Homocysteine Test & Heart Disease

Homocysteine is a type of amino acid, a chemical your body uses to make proteins. Normally, vitamin B12, vitamin B6, and folic acid break down homocysteine and change it into other substances your body needs. There should be very little homocysteine left in the bloodstream. If you have high levels of homocysteine in your blood, it may be a sign of a vitamin deficiency, heart disease, or a rare inherited disorder.

You may need this test if you have symptoms of a vitamin B or folic acid deficiency. These include:

  • Dizziness
  • Weakness
  • Fatigue
  • Pale skin
  • Sore tongue and mouth
  • Tingling in the hands, feet, arms, and/or legs (in vitamin B12 deficiency)

You may also need this test if you are at high risk for heart disease because of prior heart problems or a family history of heart disease. Excess levels of homocysteine can build up in the arteries, which may increase your risk of blood clots, heart attack, and stroke.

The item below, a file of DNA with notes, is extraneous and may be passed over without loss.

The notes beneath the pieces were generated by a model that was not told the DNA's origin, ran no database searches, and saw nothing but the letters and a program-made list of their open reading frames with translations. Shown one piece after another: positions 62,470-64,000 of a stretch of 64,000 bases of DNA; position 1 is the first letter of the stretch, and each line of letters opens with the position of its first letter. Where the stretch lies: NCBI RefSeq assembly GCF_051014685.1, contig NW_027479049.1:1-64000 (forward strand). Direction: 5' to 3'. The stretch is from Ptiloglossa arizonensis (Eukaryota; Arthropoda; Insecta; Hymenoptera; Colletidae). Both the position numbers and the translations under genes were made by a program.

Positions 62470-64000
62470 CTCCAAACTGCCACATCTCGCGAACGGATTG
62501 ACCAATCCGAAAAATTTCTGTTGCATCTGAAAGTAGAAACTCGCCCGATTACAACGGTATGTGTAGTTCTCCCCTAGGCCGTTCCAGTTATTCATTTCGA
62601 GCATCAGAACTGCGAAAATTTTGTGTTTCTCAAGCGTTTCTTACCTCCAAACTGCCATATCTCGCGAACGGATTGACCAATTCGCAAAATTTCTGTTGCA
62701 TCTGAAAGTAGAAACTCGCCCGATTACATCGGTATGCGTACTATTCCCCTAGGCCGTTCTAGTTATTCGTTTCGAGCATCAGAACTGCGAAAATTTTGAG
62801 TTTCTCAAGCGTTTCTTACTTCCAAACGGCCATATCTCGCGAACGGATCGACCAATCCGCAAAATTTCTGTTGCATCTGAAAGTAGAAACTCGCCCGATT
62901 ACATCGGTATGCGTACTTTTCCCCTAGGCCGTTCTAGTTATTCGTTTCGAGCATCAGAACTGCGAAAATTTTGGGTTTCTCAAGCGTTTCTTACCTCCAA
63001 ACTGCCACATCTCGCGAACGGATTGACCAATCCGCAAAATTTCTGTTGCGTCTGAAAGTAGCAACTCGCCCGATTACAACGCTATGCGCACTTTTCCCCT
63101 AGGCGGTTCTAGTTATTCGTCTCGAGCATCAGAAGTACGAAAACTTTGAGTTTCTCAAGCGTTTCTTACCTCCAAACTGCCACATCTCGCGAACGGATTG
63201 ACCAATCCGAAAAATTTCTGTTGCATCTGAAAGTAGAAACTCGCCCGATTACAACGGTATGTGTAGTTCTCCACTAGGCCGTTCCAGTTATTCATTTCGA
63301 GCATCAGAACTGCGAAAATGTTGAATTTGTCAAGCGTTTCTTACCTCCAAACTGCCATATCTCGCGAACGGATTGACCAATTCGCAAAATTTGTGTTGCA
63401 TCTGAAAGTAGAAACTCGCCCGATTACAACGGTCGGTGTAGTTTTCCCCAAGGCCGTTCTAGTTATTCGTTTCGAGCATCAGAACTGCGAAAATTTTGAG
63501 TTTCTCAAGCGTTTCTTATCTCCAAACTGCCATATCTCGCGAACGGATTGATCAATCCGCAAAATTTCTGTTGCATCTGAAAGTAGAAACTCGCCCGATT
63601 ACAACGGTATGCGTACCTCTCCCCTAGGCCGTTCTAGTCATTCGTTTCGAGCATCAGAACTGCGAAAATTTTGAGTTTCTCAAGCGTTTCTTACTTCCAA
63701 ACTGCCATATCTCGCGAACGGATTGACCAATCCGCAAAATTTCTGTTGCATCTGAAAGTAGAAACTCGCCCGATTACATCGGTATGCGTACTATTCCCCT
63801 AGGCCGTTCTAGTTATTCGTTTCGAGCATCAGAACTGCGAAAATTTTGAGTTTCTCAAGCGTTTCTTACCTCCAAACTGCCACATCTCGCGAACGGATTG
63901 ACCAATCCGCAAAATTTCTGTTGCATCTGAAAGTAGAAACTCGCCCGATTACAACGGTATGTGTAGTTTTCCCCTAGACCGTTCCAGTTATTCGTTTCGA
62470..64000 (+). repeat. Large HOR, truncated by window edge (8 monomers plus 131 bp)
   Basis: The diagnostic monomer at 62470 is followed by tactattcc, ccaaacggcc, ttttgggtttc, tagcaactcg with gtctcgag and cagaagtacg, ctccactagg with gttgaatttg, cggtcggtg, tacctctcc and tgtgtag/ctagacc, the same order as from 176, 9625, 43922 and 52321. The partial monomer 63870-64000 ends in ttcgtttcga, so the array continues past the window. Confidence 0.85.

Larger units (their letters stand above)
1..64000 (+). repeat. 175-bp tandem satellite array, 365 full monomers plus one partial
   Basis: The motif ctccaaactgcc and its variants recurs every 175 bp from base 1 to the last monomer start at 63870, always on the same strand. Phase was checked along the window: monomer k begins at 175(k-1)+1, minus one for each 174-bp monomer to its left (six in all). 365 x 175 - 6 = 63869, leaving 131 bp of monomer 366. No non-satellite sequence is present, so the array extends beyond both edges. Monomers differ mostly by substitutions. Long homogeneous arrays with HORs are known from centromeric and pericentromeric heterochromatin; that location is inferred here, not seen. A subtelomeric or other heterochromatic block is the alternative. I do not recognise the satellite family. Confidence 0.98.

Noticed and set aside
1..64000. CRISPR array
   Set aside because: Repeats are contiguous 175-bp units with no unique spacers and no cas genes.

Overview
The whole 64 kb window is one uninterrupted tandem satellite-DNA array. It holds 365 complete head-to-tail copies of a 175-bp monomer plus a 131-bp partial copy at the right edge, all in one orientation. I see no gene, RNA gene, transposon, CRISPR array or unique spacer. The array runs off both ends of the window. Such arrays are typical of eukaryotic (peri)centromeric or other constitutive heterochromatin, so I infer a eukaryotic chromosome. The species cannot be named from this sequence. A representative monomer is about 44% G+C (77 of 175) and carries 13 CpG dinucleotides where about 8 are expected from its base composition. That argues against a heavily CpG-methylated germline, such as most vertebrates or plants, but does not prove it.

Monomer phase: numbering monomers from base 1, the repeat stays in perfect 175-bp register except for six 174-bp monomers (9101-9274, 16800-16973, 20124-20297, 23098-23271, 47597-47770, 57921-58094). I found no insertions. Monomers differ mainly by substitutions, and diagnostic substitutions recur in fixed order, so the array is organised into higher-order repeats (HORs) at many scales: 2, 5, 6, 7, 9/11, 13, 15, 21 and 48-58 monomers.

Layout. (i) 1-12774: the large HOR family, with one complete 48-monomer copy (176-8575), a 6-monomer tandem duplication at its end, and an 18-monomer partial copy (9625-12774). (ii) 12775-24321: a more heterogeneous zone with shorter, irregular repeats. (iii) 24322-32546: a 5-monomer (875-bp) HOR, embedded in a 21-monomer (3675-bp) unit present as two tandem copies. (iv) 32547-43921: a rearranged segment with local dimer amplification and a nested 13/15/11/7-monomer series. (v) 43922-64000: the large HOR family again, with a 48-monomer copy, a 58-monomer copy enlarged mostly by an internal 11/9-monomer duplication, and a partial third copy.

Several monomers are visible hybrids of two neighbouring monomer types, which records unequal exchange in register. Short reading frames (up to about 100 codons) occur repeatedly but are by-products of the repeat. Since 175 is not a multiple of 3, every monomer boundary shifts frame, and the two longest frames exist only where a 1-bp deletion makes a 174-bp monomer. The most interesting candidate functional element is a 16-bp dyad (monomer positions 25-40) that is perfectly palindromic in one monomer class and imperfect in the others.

Result of high homocysteine levels may mean:

  • You are not getting enough vitamin B12, B6, or folic acid in your diet.
  • You are at a higher risk of heart disease.
  • Homocystinuria. If high levels of homocysteine are found, more testing will be needed to rule out or confirm a diagnosis.

Abnormal homocysteine levels don’t necessarily mean you have a medical condition needing treatment. Other factors can affect your results, including:

  • Your age. Homocysteine levels can get higher as you get older.
  • Your gender. Men usually have higher homocysteine levels than women.
  • Alcohol use
  • Smoking
  • Use of vitamin B supplements

There’s no universal recommendation for checking homocysteine levels. The test is still relatively expensive, it isn’t widely available, and insurance rarely covers it.

* The Content is not intended to be a substitute for professional medical advice, diagnosis, or treatment. Always seek the advice of your physician or other qualified health provider with any questions you may have regarding a medical condition.